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The “European Patent with unitary effect”, or “Unitary Patent” for short, is a single patent which will cover all participating member states of the European Union. Unitary Patents will be obtained using the existing European patent application procedure and will be enforceable throughout the participating member states in a single action brought before the new Unified Patent Court.
The Unified Patent Court (UPC) is a single court system in which patent matters will be heard for all participating member states. The UPC will have exclusive jurisdiction over Unitary Patents and, ultimately, over traditional European patents in participating countries.
The Unitary Patent and Unified Patent Court regime will take effect in full on the first day of the fourth month following the deposit by Germany of its instrument of ratification of the UPC Agreement. This is expected to be in late 2022.
Once Germany has ratified the UPC Agreement, first requests for unitary effect may be made, and European patents may be opted out of the Unified Patent Court jurisdiction under transitional arrangements (until the system enters into force).
As things stand, the first UPs will likely be registered by early 2023 and cover at least the following 17 countries: Austria, Belgium, Bulgaria, Denmark, Estonia, Finland, France, Germany, Italy, Latvia, Lithuania, Luxembourg, Malta, the Netherlands, Portugal, Slovenia and Sweden.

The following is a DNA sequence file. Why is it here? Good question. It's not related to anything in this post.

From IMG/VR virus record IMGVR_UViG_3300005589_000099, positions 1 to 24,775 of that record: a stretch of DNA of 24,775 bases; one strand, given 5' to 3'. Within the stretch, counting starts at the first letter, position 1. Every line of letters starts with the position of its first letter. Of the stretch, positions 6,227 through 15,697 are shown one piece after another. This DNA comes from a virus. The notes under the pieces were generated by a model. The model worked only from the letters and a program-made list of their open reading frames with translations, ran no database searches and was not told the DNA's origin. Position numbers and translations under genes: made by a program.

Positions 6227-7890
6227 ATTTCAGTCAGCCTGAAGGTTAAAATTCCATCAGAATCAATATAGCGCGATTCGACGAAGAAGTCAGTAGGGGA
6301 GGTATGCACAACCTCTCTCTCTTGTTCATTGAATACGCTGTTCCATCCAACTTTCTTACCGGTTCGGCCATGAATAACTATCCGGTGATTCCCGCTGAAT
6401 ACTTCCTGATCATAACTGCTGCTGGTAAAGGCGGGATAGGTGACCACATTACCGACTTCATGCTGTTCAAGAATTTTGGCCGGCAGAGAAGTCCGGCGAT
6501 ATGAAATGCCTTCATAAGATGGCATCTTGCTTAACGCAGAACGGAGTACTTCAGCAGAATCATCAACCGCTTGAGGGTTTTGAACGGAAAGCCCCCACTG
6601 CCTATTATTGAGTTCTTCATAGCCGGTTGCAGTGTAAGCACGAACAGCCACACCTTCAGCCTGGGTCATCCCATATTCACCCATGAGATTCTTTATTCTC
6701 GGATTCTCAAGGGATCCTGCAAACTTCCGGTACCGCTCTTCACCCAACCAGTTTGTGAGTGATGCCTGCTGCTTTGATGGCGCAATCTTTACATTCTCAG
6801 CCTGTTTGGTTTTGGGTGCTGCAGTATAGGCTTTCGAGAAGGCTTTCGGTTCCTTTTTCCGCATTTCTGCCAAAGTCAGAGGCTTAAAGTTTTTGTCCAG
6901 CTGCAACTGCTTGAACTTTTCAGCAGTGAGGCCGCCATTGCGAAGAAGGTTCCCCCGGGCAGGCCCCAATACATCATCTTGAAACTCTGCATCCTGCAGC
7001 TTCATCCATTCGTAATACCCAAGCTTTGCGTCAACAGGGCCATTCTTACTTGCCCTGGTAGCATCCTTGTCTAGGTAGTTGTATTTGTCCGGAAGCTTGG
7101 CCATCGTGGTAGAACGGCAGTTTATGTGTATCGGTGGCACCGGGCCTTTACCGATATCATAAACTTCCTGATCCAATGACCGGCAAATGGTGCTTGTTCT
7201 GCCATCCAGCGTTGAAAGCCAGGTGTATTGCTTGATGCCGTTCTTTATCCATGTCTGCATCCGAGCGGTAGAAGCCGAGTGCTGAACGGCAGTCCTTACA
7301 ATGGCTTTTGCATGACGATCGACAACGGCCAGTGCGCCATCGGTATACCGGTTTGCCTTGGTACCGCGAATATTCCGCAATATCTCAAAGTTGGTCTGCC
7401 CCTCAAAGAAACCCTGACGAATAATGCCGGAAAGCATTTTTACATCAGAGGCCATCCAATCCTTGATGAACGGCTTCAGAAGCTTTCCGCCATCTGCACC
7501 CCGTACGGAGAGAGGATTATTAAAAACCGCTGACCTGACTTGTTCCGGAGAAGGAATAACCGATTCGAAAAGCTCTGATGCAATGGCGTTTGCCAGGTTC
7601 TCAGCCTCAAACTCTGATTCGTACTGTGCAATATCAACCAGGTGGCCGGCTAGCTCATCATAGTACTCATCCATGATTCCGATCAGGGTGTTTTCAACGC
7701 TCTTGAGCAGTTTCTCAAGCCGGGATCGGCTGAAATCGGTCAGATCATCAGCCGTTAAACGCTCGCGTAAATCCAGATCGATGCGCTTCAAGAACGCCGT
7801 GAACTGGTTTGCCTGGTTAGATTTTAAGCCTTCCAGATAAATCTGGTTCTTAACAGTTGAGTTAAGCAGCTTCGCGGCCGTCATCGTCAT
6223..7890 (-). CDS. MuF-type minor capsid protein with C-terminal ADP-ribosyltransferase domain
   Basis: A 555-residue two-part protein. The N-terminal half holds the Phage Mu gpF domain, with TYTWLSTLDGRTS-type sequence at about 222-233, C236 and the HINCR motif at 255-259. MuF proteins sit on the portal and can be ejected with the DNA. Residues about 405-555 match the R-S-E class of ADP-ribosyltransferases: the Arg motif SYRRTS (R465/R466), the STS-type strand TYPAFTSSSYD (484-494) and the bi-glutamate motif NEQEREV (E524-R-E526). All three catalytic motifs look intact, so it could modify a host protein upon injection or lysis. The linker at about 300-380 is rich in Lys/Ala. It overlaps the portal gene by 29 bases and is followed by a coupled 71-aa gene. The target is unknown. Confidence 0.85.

Cyprus, Czech Republic, Greece, Hungary, Ireland, Romania and Slovakia are expected to join soon.
Poland and Spain will not be part of the Unitary Patent system for the time being, and Croatia was not an EU member state at the time the UP regulation was signed.
The intention is to build a long-standing framework for Europe. Withdrawal, whilst technically possible, is not being actively discussed.
You still have the choice between filing national applications through the national offices, classic European patent validations which are brought into force on a country-by-country basis and the Unitary Patent as a single right covering all participating member states.
The UK’s ratification of the UPC Agreement was withdrawn following Brexit, meaning that the Unitary Patent will not cover the UK. The new location for the branch of the Central Division, which was originally going to be located in London, is yet to be decided.
W&R are a European firm and can fully represent you in all UP and UPC matters, as well as possible parallel UK proceedings.
The departure of the UK from the EU does not impact the ability of our UK, French and German attorneys to obtain European patents, obtain Unitary Patents or to litigate in the UPC.
It is theoretically possible that the UK could join, and there is no specific prohibition on this happening, but it is unlikely for the time being.
As with traditional validations, the Unitary Patent costs include attorney service charges, costs for translating the granted patent at the time of filing the request for unitary effect and annuities.
Unitary Patent annuities have been set at a level equivalent to the combined renewal fees of the top four countries among the participating member states at the time the fee level was adopted (at that time the UK, France, Germany and the Netherlands). The total fees for the first ten years amount to less than €5,000.
The Unitary Patent translation cost should be compared with classic validation costs, often requiring additional service and translation costs, depending on your targeted jurisdictions.